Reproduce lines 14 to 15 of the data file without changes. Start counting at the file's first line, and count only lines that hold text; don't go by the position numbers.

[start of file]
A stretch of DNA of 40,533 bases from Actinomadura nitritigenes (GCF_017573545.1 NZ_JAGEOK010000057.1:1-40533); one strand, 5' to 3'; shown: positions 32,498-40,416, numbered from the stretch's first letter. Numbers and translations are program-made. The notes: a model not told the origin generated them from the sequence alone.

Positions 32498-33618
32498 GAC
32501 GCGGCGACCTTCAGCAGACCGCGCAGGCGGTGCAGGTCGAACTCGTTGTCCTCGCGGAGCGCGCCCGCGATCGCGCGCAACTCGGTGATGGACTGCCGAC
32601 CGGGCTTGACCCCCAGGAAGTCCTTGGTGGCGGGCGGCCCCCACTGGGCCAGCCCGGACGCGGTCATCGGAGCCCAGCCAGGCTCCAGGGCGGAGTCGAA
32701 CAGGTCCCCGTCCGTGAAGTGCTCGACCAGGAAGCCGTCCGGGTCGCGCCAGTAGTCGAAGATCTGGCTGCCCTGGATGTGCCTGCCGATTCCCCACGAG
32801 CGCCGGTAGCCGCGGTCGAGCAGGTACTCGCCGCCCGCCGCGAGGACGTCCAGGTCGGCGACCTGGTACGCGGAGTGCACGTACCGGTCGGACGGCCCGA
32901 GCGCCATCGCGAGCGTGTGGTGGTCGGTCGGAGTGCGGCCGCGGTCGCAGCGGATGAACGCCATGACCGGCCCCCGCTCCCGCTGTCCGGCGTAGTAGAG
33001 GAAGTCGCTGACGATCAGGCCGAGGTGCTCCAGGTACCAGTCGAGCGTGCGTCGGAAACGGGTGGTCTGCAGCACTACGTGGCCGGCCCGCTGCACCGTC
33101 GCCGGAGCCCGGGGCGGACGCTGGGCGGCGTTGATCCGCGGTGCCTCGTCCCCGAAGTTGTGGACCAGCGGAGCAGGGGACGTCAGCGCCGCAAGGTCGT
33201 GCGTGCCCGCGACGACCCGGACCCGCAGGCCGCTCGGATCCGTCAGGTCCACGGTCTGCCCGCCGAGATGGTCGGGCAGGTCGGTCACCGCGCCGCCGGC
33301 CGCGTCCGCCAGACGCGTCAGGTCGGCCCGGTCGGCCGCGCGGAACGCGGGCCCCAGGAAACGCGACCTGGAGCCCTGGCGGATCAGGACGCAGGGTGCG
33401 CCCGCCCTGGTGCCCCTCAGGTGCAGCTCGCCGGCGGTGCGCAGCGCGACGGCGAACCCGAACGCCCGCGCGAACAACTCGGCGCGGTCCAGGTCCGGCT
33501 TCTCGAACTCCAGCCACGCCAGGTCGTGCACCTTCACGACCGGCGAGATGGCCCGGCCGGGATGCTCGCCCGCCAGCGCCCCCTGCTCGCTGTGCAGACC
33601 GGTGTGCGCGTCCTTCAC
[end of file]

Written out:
33501 TCTCGAACTCCAGCCACGCCAGGTCGTGCACCTTCACGACCGGCGAGATGGCCCGGCCGGGATGCTCGCCCGCCAGCGCCCCCTGCTCGCTGTGCAGACC
33601 GGTGTGCGCGTCCTTCAC